If the verb-ing modifier appears after a clause and is preceded by a comma, then it modifies the entire preceding clause.


Option (B)

In 1791 Robert Carter III, one of the wealthiest plantation owners in Virginia, stunned his family, friends, and neighbors by
1. filing a deed of emancipation,
2. and set free more than the 500 slaves who were legally considered his property.

Option (B) illogically refers 2 actions highlighted above..

Hence among the given options only (A) follows..

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Re: In 1791 Robert Carter III, one of the wealthiest plantation owners in [#permalink]

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New post 16 Feb 2017, 22:08
daagh wrote:
After eliminating unidiomatic choices involving the use of the verb ‘consider’, we are left with A and D. The gist of the topic is that the Robert stunned his family, friends, and neighbors, by releasing all (note all) the slaves he held in his enrollment. The is the implication of the use of the definite article ‘the‘in the original text. When you drop the definite article, then it means that Robert had more than 500 slaves and of them he released only 500. This is distorted intention. Hence A is the right choice


To be more clarified, is it like the following?

Let, Robert had 510 slaves. Without 'the' it means any number of slaves between 501 and 510 inclusive and with 'the' it means all 510 slaves.

Am I correct?
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Re: In 1791 Robert Carter III, one of the wealthiest plantation owners in [#permalink]

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New post 16 Feb 2017, 23:57
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Mahmud6 wrote:
Let, Robert had 510 slaves. Without 'the' it means any number of slaves between 501 and 510 inclusive and with 'the' it means all 510 slaves.
To get the meaning difference, don't start by setting 510 as the total number, because it is that number that changes in this question.

He solved the more than 100 questions in the book.
This means that there are more than a hundred questions in the book (say 110) and he solved all of them.

He solved more than the 100 questions in the book.
This means that there are a hundred questions in the book (not 110), and he solved more questions than just those in the book (say from a test or another book).
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Re: In 1791 Robert Carter III, one of the wealthiest plantation owners in [#permalink]

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New post 08 Mar 2017, 05:14
Experts please comment on my reasoning. Am I right or wrong ? AjiteshArun
My reason for answering this question

(A) setting free the more than 500 slaves who were legally considered

(B) setting free more than the 500 slaves legally considered as
"more than the" -- unidiomatic

(C) and set free more than 500 slaves, who were legally considered as
"neighbors by filing a deed" -- should be setting not "set"
(D) and set free more than the 500 slaves who were legally considered
"neighbors by filing a deed" -- should be setting not "set"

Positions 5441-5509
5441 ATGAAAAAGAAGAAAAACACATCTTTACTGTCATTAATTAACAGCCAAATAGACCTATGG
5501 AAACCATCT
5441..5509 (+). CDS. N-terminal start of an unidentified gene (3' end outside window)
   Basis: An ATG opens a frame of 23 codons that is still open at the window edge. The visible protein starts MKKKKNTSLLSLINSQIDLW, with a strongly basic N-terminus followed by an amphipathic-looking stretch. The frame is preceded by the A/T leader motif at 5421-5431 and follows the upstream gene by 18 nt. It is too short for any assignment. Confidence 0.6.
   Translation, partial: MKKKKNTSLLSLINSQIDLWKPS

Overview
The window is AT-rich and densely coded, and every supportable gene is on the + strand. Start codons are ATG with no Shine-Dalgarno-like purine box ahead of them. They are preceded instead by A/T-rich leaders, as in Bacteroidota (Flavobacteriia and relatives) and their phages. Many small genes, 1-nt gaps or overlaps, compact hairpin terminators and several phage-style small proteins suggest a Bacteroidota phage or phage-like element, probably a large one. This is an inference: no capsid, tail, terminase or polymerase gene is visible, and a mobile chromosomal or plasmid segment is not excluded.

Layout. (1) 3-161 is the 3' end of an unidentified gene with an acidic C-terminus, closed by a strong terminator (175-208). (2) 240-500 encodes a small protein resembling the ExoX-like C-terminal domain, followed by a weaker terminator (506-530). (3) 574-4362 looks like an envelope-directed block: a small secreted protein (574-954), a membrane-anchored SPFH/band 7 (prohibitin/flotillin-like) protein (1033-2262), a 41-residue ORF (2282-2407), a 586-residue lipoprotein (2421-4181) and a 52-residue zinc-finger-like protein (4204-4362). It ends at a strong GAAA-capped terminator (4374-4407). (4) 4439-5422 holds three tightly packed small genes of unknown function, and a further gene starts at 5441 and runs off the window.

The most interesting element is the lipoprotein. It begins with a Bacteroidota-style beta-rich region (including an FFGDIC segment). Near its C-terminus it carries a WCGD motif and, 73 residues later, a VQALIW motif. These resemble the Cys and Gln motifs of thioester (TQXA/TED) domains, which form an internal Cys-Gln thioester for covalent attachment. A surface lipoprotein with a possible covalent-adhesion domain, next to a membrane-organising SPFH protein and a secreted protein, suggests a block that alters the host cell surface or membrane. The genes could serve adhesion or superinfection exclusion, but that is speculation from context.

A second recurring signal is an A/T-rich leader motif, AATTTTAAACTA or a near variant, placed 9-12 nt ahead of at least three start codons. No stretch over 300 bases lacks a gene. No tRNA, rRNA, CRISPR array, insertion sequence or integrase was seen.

(E) and he set free the more than 500 slaves who were legally considered as
"neighbors by filing a deed" -- should be setting not "set"

so by method for elimination left with A only
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Re: In 1791 Robert Carter III, one of the wealthiest plantation owners in [#permalink]

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New post 08 Mar 2017, 05:42
akash.tripathi wrote:
Experts please comment on my reasoning. Am I right or wrong ? AjiteshArun
My reason for answering this question

(A) setting free the more than 500 slaves who were legally considered

(B) setting free more than the 500 slaves legally considered as
"more than the" -- unidiomatic

(C) and set free more than 500 slaves, who were legally considered as
"neighbors by filing a deed" -- should be setting not "set"
(D) and set free more than the 500 slaves who were legally considered
"neighbors by filing a deed" -- should be setting not "set"
(E) and he set free the more than 500 slaves who were legally considered as
"neighbors by filing a deed" -- should be setting not "set"

so by method for elimination left with A only
1. The usage of and is a problem in some of these options. It could mean that Carter did two (possibly unrelated) things: he (a) stunned and (b) set free. So it's fine as long as you are going for setting because you want to say that the setting free bit is what he did to stun his family.

2. You could also avoid the wordiness introduced by considered as (it's not strictly incorrect or unidiomatic to use as with consider).

3. You could think about the meaning difference discussed here.
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Re: In 1791 Robert Carter III, one of the wealthiest plantation owners in [#permalink]

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New post 08 Mar 2017, 21:56
AjiteshArun wrote:
You could also avoid the wordiness introduced by considered as (it's not strictly incorrect or unidiomatic to use as with consider).

Ajitesh, I have an idiom list which mentions that "consider as" is not correct.

Can you cite an example where GMAT is fine with this usage? Will help me clarify this ambiguity.
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Re: In 1791 Robert Carter III, one of the wealthiest plantation owners in [#permalink]

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New post 08 Mar 2017, 23:33
malavika1 wrote:
Ajitesh, I have an idiom list which mentions that "consider as" is not correct.

Can you cite an example where GMAT is fine with this usage? Will help me clarify this ambiguity.
The thinking behind that particular entry in your idiom list is flawed. Consider as is standard and is very much in use, even if it is (perhaps) not as common, or as concise, as consider X Y (where X and Y are both nouns). However, it remains a stretch to say that the as will always be incorrect.

Whether this affects you or not is debatable, but what is not debatable is that the GMAT has exploited such incorrect classifications in the past by making questions in which the correct option uses a supposedly unidiomatic structure.
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Re: In 1791 Robert Carter III, one of the wealthiest plantation owners in   [#permalink] 08 Mar 2017, 23:33